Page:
Euro topping out in absence of Fed QE3 - Business Works
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Euro topping out in absence of Fed QE3

Richard Driver of Caxton FX The first three weeks of June were excellent for the euro, but the past three sessions have punishing been ones for the single currency. The Fed’s decision last Wednesday night not to pull the trigger on QE3, much to the disappointment of many market players, has seen the dollar strengthen significantly.

We also saw some awful economic data out of the eurozone at the end of last week. Monthly German manufacturing growth hit almost a three year-low, a German business climate survey hit a two-year low and growth data from the eurozone as a whole was distinctly poor as you might expect.

The Spanish Economy Minister has just formally requested a bailout to recapitalize its ailing banking sector, though the details as to the size of this bailout have not yet emerged. Unless funds well in excess of the €100bn bailout (which has been assumed) are offered, then market fears of an insufficient bailout are likely to persist. What we also do not know is whether the bailout will be granted via the Spanish government or whether the sovereign will be bypassed. The likelihood is that Spain will shoulder the loans, which will add to the country’s mounting debt. It is hard for the market to respond positively to this bailout, as it is just a liquidity solution; the fundamental issue of rising debt remains unaddressed. To add to the negative sentiment towards Spain, Moody’s is expected to downgrade Spain’s credit rating once again this week.

EU leaders meet at a summit at the end of this week to tackle issues relating to Greece, Spain, a banking union, Eurobonds and much more. The market has today demonstrated its lack of faith that any groundbreaking progress will emerge from the EU Summit, with the euro declining sharply, Spanish and Italian bond yields rising and global stocks tumbling. Market confidence is very much on the wane, which is all good news for the US dollar.

MPC minutes point to QE call in July

Last week’s MPC minutes provided a surprise in revealing a 5-4 split (against QE) in the vote on whether to introduce more QE in June, after a voting pattern of 8-1 against in May. Posen had made it clear that he had jumped ship from the dovish camp prematurely, so his QE vote was expected. However, the additional voting shifts from BoE Governor Mervyn King and Paul Fisher were a genuine surprise. In light of the surprise decline in UK inflation from 3.0% to 2.8% in May, as well as the overtly dovish language expressed in last week’s minutes, we fully expect the doves to gain a majority in the quest for more QE in July. This should not weigh on the pound though, as a July move is fully priced in.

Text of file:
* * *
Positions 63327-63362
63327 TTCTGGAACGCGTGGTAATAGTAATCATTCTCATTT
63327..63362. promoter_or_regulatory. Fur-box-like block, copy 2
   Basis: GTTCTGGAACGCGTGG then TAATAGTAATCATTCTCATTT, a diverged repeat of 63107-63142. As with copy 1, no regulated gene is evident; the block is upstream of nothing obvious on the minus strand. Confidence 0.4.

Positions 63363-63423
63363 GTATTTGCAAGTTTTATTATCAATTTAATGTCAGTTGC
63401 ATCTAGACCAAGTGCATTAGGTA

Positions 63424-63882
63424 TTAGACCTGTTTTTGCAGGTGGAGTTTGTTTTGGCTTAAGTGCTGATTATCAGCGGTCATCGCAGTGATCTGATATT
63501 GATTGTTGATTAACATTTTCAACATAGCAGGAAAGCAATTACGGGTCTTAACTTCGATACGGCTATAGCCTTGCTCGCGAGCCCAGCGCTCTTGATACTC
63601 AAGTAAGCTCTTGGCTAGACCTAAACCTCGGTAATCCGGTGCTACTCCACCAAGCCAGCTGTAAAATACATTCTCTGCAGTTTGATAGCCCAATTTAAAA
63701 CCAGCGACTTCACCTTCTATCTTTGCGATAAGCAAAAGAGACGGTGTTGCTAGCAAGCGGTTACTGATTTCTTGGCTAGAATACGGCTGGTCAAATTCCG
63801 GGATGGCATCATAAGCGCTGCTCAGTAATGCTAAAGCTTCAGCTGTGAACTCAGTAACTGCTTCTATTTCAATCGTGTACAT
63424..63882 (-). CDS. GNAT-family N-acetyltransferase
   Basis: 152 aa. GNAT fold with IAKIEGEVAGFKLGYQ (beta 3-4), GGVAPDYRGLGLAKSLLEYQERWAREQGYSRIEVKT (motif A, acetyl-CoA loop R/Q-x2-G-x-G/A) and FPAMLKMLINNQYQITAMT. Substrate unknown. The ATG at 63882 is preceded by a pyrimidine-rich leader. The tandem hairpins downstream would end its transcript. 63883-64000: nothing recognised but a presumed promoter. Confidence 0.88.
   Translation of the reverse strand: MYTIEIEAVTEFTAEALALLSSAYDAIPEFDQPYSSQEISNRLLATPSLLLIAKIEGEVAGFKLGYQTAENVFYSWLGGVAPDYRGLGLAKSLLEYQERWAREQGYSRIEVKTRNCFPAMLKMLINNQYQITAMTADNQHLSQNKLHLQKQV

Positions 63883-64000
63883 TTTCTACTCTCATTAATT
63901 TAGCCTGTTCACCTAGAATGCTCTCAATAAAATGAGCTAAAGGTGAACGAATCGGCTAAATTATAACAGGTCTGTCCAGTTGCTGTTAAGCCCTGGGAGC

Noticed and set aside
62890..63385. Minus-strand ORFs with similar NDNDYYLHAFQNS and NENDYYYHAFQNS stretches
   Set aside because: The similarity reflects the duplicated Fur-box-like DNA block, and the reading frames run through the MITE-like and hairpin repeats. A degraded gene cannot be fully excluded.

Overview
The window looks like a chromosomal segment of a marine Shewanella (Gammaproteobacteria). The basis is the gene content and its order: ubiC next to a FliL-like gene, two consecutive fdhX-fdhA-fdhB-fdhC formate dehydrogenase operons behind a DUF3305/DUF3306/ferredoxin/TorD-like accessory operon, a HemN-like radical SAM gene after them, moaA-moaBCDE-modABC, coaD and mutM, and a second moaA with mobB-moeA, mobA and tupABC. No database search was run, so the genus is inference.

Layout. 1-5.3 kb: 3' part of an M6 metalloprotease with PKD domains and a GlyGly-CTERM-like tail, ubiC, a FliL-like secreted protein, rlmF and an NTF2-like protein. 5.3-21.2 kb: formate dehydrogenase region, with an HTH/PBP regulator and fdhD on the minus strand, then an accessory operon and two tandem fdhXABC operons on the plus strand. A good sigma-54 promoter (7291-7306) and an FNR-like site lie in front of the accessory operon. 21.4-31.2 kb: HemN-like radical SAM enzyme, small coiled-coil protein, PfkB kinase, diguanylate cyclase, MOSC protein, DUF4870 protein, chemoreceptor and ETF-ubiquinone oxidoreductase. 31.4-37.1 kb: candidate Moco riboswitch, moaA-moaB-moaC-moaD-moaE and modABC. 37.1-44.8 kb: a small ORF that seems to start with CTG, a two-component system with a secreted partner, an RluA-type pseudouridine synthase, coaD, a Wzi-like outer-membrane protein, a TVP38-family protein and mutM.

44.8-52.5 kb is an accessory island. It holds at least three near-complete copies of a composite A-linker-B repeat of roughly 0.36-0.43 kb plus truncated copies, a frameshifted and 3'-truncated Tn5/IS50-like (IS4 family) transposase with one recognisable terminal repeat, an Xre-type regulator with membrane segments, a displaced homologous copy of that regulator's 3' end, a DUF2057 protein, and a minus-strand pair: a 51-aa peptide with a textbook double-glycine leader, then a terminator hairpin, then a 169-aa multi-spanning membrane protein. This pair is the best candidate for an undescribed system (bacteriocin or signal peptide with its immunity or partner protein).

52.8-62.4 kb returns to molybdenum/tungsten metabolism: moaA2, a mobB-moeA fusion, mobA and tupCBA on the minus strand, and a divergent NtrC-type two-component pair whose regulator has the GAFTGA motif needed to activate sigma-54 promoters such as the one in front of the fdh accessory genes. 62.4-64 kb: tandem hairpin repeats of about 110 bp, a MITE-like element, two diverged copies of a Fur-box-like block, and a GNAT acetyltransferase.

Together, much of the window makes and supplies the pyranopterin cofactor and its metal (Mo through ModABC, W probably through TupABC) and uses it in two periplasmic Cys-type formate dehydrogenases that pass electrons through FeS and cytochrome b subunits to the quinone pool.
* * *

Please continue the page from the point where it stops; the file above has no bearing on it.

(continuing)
End of week forecast
GBP / EUR 1.2475
GBP / USD 1.55
EUR / USD 1.2425
GBP / AUD 1.57

The week ahead brings familiarly high levels of risk, with Spain and Italy both having to auction off some debt. The EU Summit is the main event and the potential for disappointment is all too clear. Because of this, sterling is trading at €1.2450 – a strong rate, which could well get even better by the end of the week. With BoE monetary easing now fully expected next month, the downside risks posed by UK data releases look rather limited. As ever, EU leaders have the capacity to trigger a major relief rally for the euro, though we remain sceptical.

Sterling has lost ground to the US dollar in recent sessions, hurt by a significant shift down in the EUR / USD pair. GBP / USD is now trading below $1.56 and we expect to see the dollar strengthen further this week.

Richard Driver is a Currency Market Analyst with Caxton FX and can be contacted via:

This brief is prepared by Caxton FX Ltd for information purposes only and may contain personal views that are not the opinion of the company. This is not an offer to purchase or sell any security or an investment advertisement. Caxton FX Ltd is authorised and regulated by the Financial Services Authority, although foreign exchange transactions with Caxton FX are regulated by HM Revenue and Customs. This email does not constitute advice for any foreign exchange transaction, nor is it intended as a solicitation for funds or recommendation to trade.

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